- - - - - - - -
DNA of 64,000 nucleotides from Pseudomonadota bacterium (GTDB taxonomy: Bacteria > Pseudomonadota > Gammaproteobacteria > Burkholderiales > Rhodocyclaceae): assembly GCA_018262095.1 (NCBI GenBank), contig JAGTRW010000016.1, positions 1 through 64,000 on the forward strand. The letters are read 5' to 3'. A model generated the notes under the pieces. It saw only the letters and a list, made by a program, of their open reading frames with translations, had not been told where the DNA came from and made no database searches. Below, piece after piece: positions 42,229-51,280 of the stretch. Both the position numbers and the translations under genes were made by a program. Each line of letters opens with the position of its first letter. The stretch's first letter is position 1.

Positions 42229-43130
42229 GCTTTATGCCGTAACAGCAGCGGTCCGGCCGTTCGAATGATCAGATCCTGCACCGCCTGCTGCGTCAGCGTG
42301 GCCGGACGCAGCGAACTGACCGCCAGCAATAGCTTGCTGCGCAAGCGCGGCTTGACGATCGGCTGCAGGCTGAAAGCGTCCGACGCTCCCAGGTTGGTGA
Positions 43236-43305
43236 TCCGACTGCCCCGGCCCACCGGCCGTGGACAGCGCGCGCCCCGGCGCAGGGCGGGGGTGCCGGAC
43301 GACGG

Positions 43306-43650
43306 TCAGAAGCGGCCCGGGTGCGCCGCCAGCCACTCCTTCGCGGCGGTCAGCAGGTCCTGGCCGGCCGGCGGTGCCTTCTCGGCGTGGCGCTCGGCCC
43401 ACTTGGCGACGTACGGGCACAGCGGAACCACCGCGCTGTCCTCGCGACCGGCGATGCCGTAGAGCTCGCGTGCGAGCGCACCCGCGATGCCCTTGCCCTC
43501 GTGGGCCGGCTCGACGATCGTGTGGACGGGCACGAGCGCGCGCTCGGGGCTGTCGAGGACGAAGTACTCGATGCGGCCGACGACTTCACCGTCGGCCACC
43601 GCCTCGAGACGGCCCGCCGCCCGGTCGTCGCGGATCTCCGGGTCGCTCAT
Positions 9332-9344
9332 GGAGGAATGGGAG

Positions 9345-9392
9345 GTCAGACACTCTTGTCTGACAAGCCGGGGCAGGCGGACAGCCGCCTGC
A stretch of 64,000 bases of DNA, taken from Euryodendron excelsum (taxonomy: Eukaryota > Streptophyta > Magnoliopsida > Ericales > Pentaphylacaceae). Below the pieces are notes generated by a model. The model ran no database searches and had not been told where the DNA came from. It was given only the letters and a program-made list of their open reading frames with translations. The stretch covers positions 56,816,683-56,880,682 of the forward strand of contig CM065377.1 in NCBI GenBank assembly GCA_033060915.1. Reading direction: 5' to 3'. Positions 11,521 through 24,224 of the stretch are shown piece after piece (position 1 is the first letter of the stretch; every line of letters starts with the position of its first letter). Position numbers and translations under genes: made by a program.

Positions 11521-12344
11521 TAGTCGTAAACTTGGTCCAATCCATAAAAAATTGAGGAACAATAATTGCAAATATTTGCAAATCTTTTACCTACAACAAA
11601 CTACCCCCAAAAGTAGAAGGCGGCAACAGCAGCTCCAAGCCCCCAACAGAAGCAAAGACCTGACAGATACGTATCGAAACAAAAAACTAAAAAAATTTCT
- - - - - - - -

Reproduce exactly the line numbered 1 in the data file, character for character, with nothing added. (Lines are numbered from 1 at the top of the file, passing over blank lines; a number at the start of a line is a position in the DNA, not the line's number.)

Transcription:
DNA of 64,000 nucleotides from Pseudomonadota bacterium (GTDB taxonomy: Bacteria > Pseudomonadota > Gammaproteobacteria > Burkholderiales > Rhodocyclaceae): assembly GCA_018262095.1 (NCBI GenBank), contig JAGTRW010000016.1, positions 1 through 64,000 on the forward strand. The letters are read 5' to 3'. A model generated the notes under the pieces. It saw only the letters and a list, made by a program, of their open reading frames with translations, had not been told where the DNA came from and made no database searches. Below, piece after piece: positions 42,229-51,280 of the stretch. Both the position numbers and the translations under genes were made by a program. Each line of letters opens with the position of its first letter. The stretch's first letter is position 1.